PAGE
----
NCERT Notes for Class 10 Science Chapter 14 Sources of Energy

CBSE Class 10 Science notes will assist students in studying the topic thoroughly and clearly.

These CBSE Class 10 Science notes were written by subject experts who made the study material very basic, both in terms of language and format.

Energy

Energy is a necessity in our daily existence. There is no action that we can do in our daily lives that does not need the usage of energy.

It has been utilised by the human species in various forms for a long time. Energy cannot be created or destroyed, according to the rule of conservation of energy. However, it can only be changed from one state to another.

Despite this, the world  is experiencing an energy shortage.

The reason for this is that energy gets transformed from usable to unusable forms. As a result, whatever source of energy we use to conduct work is depleted and cannot be replenished.

A source of energy is also any system that may provide energy in a handy form at a consistent pace over a lengthy period of time.

As a result, a good source of energy can be defined by the following characteristics:

  1. It should be able to perform a significant amount of work per unit of volume or mass.
  2. It should be easy to check.
  3. It should be simple to store and move from the point of manufacture to the point of consumption.
  4. It should be cost-effective, i.e. provide more energy for less money.

Conventional Sources of Energy

Conventional energy sources are ones that have been amassed in nature over a lengthy period of time. These resources can’t be replaced fast and will eventually run out. These are also known as non-renewable energy sources.

For eg : petroleum, natural gas, coal and fissionable materials.

Fossil Fuels

There were traces of prehistoric plants and animals that had been buried millions of years ago deep inside the soil. They are called fossil fuels because they are transformed into fuel due to excessive heat and high pressure within the ground.

The energy in fossil fuels is actually solar energy that has been trapped by natural processes over a lengthy period of time. The principal fossil fuels that we use today are coal, petroleum, and natural gas.

Coal

It’s a naturally occurring material made up of carbon and carbon compounds that contain hydrogen, nitrogen, oxygen, and sulphur. It is used for heating in both the home and the workplace.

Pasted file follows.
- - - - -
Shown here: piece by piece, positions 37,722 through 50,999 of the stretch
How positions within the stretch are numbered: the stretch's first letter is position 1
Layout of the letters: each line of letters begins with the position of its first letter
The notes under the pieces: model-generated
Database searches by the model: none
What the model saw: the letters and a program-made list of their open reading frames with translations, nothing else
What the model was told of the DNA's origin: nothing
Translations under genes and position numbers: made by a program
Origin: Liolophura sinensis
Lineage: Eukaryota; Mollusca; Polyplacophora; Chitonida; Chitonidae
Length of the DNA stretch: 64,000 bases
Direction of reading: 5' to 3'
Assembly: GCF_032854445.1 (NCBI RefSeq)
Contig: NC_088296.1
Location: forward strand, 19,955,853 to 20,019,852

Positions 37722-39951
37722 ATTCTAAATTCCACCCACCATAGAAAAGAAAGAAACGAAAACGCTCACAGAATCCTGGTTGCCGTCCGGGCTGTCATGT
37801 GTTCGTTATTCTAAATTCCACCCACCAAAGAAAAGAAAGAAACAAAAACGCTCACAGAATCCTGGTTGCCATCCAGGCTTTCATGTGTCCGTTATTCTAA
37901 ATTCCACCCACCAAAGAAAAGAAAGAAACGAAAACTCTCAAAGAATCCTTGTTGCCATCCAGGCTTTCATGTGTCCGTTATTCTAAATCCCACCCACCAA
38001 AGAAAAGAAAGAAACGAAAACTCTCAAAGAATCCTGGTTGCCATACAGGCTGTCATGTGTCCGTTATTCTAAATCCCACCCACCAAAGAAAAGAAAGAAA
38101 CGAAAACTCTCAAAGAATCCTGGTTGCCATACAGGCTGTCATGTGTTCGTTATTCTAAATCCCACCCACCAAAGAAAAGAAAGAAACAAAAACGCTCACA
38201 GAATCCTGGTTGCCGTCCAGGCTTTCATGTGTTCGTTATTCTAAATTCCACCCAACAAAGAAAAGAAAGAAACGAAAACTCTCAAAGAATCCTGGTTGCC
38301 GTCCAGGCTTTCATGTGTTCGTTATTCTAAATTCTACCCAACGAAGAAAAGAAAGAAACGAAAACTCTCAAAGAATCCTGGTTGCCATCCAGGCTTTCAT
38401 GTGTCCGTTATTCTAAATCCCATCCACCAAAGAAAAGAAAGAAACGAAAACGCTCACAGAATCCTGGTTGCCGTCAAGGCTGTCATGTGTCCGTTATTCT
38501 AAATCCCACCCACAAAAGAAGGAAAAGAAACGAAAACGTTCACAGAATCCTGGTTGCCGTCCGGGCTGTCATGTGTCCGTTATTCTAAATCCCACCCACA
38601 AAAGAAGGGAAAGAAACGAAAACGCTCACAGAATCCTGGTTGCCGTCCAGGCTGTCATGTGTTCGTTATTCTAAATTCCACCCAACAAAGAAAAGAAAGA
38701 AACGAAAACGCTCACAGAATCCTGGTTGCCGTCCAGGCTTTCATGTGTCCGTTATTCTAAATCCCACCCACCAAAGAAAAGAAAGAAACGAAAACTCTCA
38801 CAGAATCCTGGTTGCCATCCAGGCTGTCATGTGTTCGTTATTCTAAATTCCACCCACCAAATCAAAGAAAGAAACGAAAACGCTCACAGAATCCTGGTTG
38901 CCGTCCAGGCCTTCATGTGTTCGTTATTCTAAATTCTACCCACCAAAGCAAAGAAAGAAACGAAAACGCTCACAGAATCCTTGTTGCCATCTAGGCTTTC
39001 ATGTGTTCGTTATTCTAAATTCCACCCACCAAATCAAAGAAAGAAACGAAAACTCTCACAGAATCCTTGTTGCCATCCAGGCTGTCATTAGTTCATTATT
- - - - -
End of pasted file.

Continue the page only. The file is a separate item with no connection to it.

Petroleum

It’s a thick, dark-colored crude oil with a horrible odour. It’s made up of a combination of solid, liquid, and gaseous hydrocarbons, as well as water, salt, and earth particles. It is mostly used in cars and other similar applications.

Natural Gas

It contains methane (CH⁴) ( nearly 97%), propane (C³H⁸) and small amount of ethane (C²H⁶).

Compressed Natural Gas (CNG) is created when liquid natural gas is compressed under high pressure and utilised as a fuel in vehicles such as buses, and trucks and cars.

Disadvantages of Fossil Fuels

The disadvantages of fossil fuels are mentioned below. They are :

  • Air pollution is caused due to burning of fossil fuels.
  • The combustion of fossil fuels produces acidic oxides, which cause acid rain, which has a negative impact on our water and soil resources.
  • CO² ( Carbon dioxide) is one of those greenhouse gasses which is released from the burning of fossil fuels.
  • Fossil fuels are not totally consumed. After they’ve been burned, they leave ashes.

Controlling of Pollution Caused by Fossil Fuels

The pollution created by the burning of fossil fuels can be decreased by improving the combustion process’ efficiency.

Additionally, by employing a variety of ways to decrease the release of toxic gases and ashes into the environment.

In addition to the direct use of fossil fuels for uses such as cooking and transportation, they are mostly used to generate electricity.

Greenhouse Effect

The greenhouse effect is the heating of the atmosphere caused by infrared radiation trapped by CO². The sun is extremely hot and emits short-wavelength infrared light.

The radiation is absorbed by the earth, which then re-emits it. However, because the earth is cooler, it emits longer-wavelength radiation. Certain gases, such as methane, carbon dioxide, and water vapor, absorb these.

The impact is referred to as the greenhouse effect, and the gases are referred to as greenhouse gases. This is what causes the atmosphere to heat up.

Thermal Power Plant

Fossil fuels are burned in this power plant to generate heat energy, which is then transformed into electrical energy. In power plants, fuels are burned to heat water and produce steam.

This, in turn, drives the turbine, which generates power. Electricity transmission is more efficient than coal or petroleum transport over the same distance.

As a result, a large number of thermal power stations are built near coal or oil reserves.

Hydro Power Plant

Hydro power plants are power plants that convert the kinetic energy of flowing water into electricity. Hydroelectricity is the electricity generated by hydropower plants.

Principle of Generating Hydroelectricity

A high-rise dam is built on a river to capture the water flowing through it. It obstructs water flow and collects water in enormous reservoirs as a result.

The kinetic energy of the flowing water is turned into the potential energy of the water held behind the dam in this fashion. The kinetic energy of flowing water is converted from the potential energy of stored water in a dam.

The water from the high level is channeled through pipes to a turbine near the dam’s bottom. The electric generator is connected to this. When the water turbine turns, the generator’s armature rotates swiftly as well, producing energy.

Advantages of Hydroelectricity

The advantages of hydroelectricity are mentioned below :